If there is damp and mould in your home, we'll work with you to sort it.
Together with Thrive Customer Voice members, we've put together information to help you understand the issue and what to do next. Select from the options below to get started.
Excess moisture causes mould to grow. Sometimes this can be due to issues such as blocked guttering, damaged window frames, a leaking roof, or wall defects. These are issues we must look into as your landlord.
Another common cause is condensation.
What is condensation?
Water is always in the air but can’t be seen because it’s in vapour form. Condensation happens when warm moist air comes into contact with a cold surface and water droplets form.
You can often see condensation on windows on a cold day or on mirrors after a bath or shower. It isn't always a problem, as long as the surface has time to dry out each day.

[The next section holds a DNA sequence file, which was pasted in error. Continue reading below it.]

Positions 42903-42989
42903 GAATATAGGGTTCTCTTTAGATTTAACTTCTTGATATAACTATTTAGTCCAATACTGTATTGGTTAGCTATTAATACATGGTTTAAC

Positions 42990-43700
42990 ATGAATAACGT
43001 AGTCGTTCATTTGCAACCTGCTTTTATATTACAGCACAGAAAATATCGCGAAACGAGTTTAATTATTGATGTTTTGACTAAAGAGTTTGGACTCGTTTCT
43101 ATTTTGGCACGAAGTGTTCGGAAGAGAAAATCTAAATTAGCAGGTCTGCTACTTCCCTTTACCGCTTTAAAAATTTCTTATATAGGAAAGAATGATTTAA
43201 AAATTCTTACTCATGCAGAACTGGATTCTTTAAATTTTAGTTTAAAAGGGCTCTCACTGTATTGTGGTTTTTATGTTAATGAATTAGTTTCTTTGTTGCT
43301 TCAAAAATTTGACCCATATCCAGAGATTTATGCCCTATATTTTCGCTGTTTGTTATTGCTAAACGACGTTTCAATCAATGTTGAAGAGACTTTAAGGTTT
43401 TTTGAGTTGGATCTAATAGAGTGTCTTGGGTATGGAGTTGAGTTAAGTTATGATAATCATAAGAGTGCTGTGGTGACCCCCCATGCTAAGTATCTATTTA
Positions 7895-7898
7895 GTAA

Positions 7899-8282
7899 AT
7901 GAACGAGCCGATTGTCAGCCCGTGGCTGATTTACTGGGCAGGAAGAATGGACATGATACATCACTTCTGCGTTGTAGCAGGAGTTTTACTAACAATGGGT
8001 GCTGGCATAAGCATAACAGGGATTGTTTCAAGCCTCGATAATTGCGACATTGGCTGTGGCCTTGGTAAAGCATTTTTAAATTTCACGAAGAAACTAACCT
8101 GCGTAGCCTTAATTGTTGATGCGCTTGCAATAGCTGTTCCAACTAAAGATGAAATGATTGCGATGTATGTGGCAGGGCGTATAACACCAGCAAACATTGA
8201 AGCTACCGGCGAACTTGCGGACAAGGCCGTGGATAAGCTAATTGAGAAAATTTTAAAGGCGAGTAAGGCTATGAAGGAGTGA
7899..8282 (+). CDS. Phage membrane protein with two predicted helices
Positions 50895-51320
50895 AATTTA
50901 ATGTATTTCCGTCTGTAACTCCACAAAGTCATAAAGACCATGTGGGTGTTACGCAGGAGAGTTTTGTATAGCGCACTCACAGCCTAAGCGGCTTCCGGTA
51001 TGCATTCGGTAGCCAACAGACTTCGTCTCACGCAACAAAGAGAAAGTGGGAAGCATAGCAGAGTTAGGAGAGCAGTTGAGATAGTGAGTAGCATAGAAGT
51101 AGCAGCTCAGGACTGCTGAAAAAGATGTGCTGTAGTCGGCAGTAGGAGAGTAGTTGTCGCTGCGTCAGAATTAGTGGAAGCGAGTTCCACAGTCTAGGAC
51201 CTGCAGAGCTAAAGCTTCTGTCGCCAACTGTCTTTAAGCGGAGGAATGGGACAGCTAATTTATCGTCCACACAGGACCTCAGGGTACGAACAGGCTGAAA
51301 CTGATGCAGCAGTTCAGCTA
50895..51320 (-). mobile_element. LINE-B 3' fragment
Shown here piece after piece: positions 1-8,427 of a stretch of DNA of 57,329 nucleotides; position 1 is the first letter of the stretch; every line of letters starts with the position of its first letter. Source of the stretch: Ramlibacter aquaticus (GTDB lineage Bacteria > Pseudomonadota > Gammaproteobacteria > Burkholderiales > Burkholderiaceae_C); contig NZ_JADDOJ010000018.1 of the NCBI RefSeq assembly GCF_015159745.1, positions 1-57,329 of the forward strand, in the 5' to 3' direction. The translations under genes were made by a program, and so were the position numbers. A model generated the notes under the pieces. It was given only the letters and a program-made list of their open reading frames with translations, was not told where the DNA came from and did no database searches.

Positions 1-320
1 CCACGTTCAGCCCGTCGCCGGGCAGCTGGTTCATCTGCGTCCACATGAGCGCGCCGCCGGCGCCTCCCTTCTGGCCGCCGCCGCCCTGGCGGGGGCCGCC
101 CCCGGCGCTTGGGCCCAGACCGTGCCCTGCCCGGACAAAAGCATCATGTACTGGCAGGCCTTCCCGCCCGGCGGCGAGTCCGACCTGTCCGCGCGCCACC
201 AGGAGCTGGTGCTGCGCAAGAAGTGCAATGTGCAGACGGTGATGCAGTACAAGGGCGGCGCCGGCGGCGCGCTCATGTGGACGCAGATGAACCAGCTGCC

Preventing damp and mould
Keeping damp and mould at bay is important for your health and the condition of your home.
If you spot an issue in your home such as a roof leak or issue with your windows, please let us know straight away.
Making sure your home is warm and well ventilated will help prevent condensation and the growth of mould.
Our top tips
Reduce the amount of moisture in your home
Moisture in your home is the result of everyday activities. Even just breathing adds moisture.
It’s amazing but true that just one person asleep over one night can add half a pint of water to the air in the room and twice this amount when active during the day.